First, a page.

Document Detail

Degradation of methanethiol in a continuously operated upflow anaerobic sludge-blanket reactor.
MedLine Citation:
PMID:  12150249     Owner:  NLM     Status:  MEDLINE    
The feasibility of anaerobic treatment of wastewater containing volatile organic sulfur compounds was investigated using biomass originating from an anaerobic wastewater treatment facility treating brewery wastewater. Interest focused mainly on the degradation of methanethiol (MT), an extremely volatile and malodorous sulfur compound. Formation of hydrogen sulfide from methanethiol, dimethyl sulfide (DMS), and dimethyl disulfide (DMDS) was observed. Batch experiments showed that methanethiol was predominantly used by methanogenic bacteria as the sole source of energy and carbon. Methane was formed on MT degradation, and in the presence of 2-bromoethanesulfonic acid (BES), a specific inhibitor of methanogens, MT conversion was strongly inhibited. During the MT degradation, DMS and DMDS were the other primary compounds found. Relatively small quantities of DMS were present; whereas the DMDS concentrations could accumulate as a result of the relatively fast rate at which methanethiol autoxidizes in the presence of minor amounts of molecular oxygen. It was shown that DMS and DMDS could be biologically degraded, resulting in the formation of methane and hydrogen sulfide. In a continuous experiment using a laboratory-scale upflow anaerobic sludge-blanket (UASB) reactor with a volume of 2.0 L, the feasibility of anaerobic treatment of methanethiol was tested. The reactor was operated at a hydraulic residence time (HRT) of 6 hours, temperature of 30 degrees C, and pH of 7.3 to 7.6. The maximal MT conversion efficiency in the continuous experiment was reached after approximately 70 days and exceeded 97% at an influent concentration of 6 mM, corresponding to a MT loading rate of 25 mM/d. The specific MT degradation rate, as determined after 40 days of operation in the UASB, measured 1.1 +/- 0.1 mM MT/g volatile suspended solids.d. These results show that anaerobic treatment of MT-containing waste streams is an interesting alternative for currently used physicochemical treatment methods.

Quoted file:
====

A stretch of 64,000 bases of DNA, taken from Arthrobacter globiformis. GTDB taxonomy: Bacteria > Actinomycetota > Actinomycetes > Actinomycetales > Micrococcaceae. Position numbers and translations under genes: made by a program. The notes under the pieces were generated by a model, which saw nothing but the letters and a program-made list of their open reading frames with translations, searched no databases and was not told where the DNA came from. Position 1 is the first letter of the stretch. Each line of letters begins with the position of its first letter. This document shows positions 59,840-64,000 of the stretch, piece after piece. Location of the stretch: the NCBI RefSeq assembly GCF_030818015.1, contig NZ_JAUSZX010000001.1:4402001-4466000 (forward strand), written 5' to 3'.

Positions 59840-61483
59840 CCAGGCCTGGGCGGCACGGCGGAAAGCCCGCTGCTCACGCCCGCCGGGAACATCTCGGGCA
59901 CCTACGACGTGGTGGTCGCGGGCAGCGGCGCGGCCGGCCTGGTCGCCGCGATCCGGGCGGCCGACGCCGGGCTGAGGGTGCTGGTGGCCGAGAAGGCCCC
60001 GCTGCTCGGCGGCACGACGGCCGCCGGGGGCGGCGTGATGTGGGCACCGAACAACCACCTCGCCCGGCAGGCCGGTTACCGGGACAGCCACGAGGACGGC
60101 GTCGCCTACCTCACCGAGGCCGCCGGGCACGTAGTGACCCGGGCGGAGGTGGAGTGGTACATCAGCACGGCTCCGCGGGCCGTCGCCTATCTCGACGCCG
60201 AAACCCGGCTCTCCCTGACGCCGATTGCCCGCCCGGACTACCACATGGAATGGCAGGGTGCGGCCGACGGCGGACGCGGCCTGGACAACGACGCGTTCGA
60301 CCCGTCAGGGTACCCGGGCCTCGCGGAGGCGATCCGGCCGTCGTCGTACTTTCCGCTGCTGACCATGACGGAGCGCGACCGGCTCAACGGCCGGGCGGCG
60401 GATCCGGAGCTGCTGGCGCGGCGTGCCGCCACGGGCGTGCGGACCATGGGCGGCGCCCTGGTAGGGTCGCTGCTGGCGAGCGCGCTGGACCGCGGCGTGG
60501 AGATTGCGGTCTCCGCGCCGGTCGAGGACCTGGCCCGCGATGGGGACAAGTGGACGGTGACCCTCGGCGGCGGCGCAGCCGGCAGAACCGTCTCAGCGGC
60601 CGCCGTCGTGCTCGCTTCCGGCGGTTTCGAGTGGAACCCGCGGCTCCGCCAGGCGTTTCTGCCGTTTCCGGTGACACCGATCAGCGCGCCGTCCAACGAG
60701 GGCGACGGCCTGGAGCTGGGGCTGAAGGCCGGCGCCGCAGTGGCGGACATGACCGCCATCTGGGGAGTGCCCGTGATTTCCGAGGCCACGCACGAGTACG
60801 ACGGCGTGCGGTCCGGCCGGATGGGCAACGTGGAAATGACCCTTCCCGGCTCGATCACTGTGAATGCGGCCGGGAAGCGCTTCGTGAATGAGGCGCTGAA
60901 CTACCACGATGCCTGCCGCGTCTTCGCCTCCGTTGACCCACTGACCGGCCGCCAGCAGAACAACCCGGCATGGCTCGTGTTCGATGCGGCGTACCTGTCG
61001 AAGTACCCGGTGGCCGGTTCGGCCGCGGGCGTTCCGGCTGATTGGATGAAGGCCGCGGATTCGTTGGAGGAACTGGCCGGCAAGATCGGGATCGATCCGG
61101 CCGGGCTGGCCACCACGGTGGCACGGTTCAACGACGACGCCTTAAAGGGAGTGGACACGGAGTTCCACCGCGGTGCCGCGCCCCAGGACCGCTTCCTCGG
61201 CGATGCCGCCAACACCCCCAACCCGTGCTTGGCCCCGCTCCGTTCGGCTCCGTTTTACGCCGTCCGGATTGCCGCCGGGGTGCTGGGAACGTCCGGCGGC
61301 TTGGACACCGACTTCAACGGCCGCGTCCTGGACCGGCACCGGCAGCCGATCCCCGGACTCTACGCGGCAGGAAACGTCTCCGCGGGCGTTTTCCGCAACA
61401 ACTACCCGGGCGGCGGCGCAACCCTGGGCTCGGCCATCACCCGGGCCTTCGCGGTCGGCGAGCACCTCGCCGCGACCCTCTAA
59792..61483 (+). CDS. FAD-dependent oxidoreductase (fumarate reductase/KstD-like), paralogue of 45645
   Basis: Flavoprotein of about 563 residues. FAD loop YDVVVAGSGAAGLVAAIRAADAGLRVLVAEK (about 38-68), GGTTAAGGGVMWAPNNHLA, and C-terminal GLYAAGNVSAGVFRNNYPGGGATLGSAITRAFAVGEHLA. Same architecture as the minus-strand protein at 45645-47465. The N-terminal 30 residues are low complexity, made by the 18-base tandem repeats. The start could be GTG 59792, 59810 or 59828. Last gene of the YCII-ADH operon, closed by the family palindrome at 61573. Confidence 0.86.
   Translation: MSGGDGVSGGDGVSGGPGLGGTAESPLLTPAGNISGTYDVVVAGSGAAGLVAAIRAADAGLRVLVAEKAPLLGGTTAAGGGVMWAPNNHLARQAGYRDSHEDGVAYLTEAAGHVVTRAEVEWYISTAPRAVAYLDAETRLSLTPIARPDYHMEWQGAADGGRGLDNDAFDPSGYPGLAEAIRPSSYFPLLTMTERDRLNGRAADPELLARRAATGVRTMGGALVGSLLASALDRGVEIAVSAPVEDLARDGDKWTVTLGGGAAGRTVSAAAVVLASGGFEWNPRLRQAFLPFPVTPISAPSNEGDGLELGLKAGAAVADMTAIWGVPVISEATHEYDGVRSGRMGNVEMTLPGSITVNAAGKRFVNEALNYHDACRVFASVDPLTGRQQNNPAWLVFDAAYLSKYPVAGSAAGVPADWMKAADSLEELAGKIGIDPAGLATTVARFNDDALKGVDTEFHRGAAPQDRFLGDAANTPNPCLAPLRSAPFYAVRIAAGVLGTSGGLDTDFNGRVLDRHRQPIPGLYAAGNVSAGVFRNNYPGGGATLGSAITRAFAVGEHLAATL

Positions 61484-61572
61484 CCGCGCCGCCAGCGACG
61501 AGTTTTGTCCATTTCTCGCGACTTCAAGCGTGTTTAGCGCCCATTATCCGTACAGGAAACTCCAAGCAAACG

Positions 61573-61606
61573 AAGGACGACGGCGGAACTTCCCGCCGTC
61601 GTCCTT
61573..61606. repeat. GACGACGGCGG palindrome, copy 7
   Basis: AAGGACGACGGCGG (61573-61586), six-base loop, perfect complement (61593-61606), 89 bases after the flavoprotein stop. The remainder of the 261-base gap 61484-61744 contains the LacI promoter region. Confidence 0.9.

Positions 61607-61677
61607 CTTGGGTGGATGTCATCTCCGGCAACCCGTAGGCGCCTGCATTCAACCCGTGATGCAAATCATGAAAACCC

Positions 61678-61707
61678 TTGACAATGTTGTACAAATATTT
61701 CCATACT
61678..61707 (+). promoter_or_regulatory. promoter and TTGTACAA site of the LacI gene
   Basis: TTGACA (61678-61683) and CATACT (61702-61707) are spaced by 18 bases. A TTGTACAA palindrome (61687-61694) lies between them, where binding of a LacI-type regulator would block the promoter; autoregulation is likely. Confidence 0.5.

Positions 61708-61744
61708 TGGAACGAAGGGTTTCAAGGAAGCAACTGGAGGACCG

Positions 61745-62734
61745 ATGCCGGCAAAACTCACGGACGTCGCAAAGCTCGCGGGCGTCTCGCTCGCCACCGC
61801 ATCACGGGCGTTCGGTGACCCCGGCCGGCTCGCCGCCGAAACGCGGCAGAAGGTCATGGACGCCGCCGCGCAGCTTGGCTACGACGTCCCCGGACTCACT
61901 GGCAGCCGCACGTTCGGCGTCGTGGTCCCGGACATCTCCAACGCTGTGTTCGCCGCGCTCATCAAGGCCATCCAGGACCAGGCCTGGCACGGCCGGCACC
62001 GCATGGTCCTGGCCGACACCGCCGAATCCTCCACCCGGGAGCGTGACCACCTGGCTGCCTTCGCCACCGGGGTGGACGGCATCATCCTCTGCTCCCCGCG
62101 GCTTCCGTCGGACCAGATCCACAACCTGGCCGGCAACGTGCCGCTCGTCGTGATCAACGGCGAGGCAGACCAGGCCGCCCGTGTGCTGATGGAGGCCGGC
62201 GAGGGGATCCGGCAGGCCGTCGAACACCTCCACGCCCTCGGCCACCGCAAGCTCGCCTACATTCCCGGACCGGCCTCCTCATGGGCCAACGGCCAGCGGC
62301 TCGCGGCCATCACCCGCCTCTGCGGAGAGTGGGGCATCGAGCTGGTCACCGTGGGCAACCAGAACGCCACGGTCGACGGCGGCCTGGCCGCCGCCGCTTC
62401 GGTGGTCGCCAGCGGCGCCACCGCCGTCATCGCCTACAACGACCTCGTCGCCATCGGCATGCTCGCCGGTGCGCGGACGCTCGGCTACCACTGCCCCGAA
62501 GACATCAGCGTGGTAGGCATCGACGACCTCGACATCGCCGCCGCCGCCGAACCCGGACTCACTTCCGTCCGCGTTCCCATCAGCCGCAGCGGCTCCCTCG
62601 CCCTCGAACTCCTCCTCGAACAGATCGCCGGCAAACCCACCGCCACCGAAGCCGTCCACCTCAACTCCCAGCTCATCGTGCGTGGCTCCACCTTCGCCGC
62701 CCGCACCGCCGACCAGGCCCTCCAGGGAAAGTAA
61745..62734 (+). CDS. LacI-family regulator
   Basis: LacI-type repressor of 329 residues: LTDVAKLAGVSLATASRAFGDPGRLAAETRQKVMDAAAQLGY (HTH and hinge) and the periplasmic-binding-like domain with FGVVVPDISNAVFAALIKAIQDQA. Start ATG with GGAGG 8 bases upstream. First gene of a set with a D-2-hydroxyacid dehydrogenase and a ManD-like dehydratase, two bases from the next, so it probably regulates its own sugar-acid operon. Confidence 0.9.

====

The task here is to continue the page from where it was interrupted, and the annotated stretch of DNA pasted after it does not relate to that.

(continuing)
Jan Sipma; Robbie van Bree; Albert J H Janssen; Blaise Arena; Pol Look W Hulshoff; Gatze Lettinga
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Publication Detail:
Type:  Journal Article    
Journal Detail:
Title:  Water environment research : a research publication of the Water Environment Federation     Volume:  74     ISSN:  1061-4303     ISO Abbreviation:  Water Environ. Res.     Publication Date:    2002 May-Jun
Date Detail:
Created Date:  2002-08-01     Completed Date:  2003-01-22     Revised Date:  2006-11-15    
Medline Journal Info:
Nlm Unique ID:  9886167     Medline TA:  Water Environ Res     Country:  United States    
Other Details:
Languages:  eng     Pagination:  264-71     Citation Subset:  IM    
Sub-Department of Environmental Technology of Wageningen University, The Netherlands.
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MeSH Terms
Air Pollutants, Occupational / metabolism*
Bacteria, Anaerobic / physiology
Biodegradation, Environmental
Sulfhydryl Compounds / metabolism*
Sulfur Compounds / analysis
Waste Disposal, Fluid / methods
Water Purification / methods*
Reg. No./Substance:
0/Air Pollutants, Occupational; 0/Sulfhydryl Compounds; 0/Sulfur Compounds; 74-93-1/methylmercaptan

From MEDLINE®/PubMed®, a database of the U.S. National Library of Medicine

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